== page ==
Oh the wonderful Cross, oh the wonderful Cross
Bids me come and die and find that I may truly live
Oh the wonderful Cross, oh the wonderful Cross
All who gather here by grace, draw near and bless Your name

Christ the Lord is Risen Today

Sheet Music

Amazing Grace
Sheet Music Here

Poetry Recitation:

First two stanzas of “Daffodils” by William Wordsworth

IMG_1475

 

Handwriting:

  • Writing for Real Life: Birthday cards, thank you cards, shopping lists, nature journal entries, prayer journal entries, All About Me book, spelling words, poem, or memory verse.
  • Hand write new reading words from Delightful Reading curriculum. (Faith)
  • 3 lessons a week in Print to Cursive. (Noah)

.

.

.

.

.

.

.

.

.

.

Spelling (Noah):

Noah will study, word build, hand write, and recite the spelling of all the new reading words from one story a week. We don’t use the Pathway Series readers as readers, but rather as a fun way to provide the words for our spelling. We love the sweet stories in these books.

the wooden letters Noah and Faith use for word building (spelling)

Reading: (Faith)

Materials:  printed fable, loose letters, word cards for “that his claws were stronger than your teeth. Moral: It is easy to kick a man that is down.”

.

The Dogs and the Fox

By Aesop 

Some dogs, finding the skin of a lion, began to tear it in pieces with their teeth. A Fox, seeing them, said, “If this lion were alive, you would soon find out that his claws were stronger than your teeth.”

Moral: It is easy to kick a man that is down.


Reading Lessons:
“Moral: It is easy to kick a man that is down.”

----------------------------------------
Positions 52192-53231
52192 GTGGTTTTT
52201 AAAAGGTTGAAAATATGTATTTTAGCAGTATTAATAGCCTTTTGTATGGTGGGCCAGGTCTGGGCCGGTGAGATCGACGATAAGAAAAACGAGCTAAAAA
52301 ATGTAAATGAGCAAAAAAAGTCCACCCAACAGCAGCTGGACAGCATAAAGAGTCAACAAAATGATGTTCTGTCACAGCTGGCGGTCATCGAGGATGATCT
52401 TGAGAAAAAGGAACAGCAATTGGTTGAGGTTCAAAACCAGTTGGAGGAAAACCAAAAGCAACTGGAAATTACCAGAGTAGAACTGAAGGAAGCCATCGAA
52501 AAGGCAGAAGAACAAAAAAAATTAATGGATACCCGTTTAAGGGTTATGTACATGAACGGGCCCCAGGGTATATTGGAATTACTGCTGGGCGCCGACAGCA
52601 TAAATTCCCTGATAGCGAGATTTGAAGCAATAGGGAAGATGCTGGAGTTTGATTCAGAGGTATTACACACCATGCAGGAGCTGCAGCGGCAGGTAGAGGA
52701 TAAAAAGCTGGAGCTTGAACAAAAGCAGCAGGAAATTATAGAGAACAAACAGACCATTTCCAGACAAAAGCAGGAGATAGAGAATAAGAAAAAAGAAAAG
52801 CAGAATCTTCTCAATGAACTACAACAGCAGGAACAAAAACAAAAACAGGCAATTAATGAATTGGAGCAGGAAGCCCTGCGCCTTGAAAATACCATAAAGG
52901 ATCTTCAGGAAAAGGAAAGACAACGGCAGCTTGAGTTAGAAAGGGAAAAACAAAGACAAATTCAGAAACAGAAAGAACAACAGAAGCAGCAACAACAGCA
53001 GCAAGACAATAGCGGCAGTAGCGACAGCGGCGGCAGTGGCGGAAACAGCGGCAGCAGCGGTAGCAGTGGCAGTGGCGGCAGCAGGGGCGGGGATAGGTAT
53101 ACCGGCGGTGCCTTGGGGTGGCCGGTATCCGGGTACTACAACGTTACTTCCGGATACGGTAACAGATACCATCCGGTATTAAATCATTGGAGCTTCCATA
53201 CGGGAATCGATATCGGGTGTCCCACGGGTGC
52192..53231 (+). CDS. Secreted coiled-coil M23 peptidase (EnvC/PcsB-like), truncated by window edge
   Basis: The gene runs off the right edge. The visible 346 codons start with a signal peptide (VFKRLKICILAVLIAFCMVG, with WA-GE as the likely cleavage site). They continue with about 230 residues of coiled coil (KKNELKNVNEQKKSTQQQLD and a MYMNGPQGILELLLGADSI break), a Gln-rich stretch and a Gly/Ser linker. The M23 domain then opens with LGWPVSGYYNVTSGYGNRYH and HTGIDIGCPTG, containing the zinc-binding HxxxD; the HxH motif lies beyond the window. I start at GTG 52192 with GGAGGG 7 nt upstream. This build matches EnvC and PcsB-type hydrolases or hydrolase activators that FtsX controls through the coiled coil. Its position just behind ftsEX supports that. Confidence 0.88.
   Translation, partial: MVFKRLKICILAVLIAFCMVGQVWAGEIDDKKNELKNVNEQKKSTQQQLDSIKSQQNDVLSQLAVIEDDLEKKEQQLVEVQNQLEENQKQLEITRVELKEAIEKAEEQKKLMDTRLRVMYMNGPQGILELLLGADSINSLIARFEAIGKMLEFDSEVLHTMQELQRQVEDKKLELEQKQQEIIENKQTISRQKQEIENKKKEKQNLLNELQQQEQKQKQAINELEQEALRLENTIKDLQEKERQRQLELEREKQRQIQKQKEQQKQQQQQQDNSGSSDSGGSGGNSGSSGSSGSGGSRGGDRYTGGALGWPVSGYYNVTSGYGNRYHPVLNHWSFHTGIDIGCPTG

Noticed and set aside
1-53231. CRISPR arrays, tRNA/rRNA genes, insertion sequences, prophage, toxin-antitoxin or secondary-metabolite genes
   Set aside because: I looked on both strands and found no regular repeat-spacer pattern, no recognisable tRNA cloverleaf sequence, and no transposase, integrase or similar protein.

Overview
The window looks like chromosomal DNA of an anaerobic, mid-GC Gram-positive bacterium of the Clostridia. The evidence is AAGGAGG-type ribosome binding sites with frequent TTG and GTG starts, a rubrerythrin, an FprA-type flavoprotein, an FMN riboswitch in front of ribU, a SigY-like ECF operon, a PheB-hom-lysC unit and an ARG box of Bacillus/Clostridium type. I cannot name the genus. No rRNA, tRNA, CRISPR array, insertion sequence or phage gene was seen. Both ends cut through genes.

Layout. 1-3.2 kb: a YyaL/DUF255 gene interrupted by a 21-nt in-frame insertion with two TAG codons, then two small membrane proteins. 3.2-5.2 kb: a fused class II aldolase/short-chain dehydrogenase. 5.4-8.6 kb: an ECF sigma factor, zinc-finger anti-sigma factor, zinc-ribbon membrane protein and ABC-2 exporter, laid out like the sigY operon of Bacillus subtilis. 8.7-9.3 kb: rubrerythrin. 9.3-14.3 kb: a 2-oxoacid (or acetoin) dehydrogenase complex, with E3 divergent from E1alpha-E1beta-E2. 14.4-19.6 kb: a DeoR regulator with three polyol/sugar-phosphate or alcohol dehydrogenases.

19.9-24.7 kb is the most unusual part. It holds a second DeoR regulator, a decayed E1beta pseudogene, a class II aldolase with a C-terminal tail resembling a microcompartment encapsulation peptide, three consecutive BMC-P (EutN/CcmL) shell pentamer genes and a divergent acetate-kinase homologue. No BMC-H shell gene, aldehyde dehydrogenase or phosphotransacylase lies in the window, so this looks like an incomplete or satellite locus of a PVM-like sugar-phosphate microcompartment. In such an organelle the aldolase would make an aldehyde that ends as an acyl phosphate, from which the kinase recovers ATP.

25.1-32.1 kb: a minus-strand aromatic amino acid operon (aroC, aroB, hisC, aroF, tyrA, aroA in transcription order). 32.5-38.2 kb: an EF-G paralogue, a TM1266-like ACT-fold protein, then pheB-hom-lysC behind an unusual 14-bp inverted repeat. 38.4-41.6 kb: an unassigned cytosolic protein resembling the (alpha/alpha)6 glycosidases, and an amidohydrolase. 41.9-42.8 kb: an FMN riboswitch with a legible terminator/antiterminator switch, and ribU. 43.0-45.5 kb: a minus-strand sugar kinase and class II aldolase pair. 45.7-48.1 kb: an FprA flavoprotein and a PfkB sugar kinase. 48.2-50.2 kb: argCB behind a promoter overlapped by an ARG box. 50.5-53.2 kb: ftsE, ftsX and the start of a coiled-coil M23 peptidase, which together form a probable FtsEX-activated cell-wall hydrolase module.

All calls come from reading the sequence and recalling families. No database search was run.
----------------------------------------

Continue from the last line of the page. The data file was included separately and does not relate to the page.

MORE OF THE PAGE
1. Write one word from the selection on the board

2. Discuss the word

3. Study it closely, then erase

4. Find the word card from a small pile of cards, then hide the card

5. Spell the word with loose letters (from memory if possible)

6. Find the word in the printed fable

7. Repeat steps 1-6 with each word

8. Do a review of all the words listed up on the board

Word Building Lessons (spelling):

Using loose letters, build words that rhyme with each of the words assigned for this month (ex: claws–jaws, paws, laws, straws, gnaws, thaws, draws, etc.).

(Lessons 13-14 in Delightful Reading by Simply Charlotte Mason)

Vocabulary:

Most will be learned naturally in conversation as words in question arise, but Noah also looks up 1 word a week (and writes the definition in a notebook) to learn dictionary skills and spur his love for new words.

Webster's American Dictionary of the English Language, 1828 Edition - By: Noah Webster

Literature Read Alouds:

 

Illustrated Hedge of Thorns, TheIllustrated True Princess, The

Bird's Nest, The

History and Geography:

  • SCM’s Joshua-Malachi & Ancient Greece lesson plan book includes 1 chapter a week from a living book and 4 chapters a week from the spine (Bible portion is mentioned above). Noah will either narrate readings orally or narrate in his history sketchbook with a drawing of what he remembers.

Joshua through Malachi & Ancient Greece.  https://i1.wp.com/www.nothingnewpress.com/wp-content/uploads/2014/03/greeks-cover-600x400.jpg

  • One lesson a week from SCM’s Visits to the Middle East lesson plan book
  • Pray for the country of the week (as selected in the lesson plan book) using the prayer points in Window on the World

  • We will also do a few lessons from Home Geography

Math:

Lessons are from Kathy Richardson’s math books and AL Math Card Games:

Understanding Geometry Book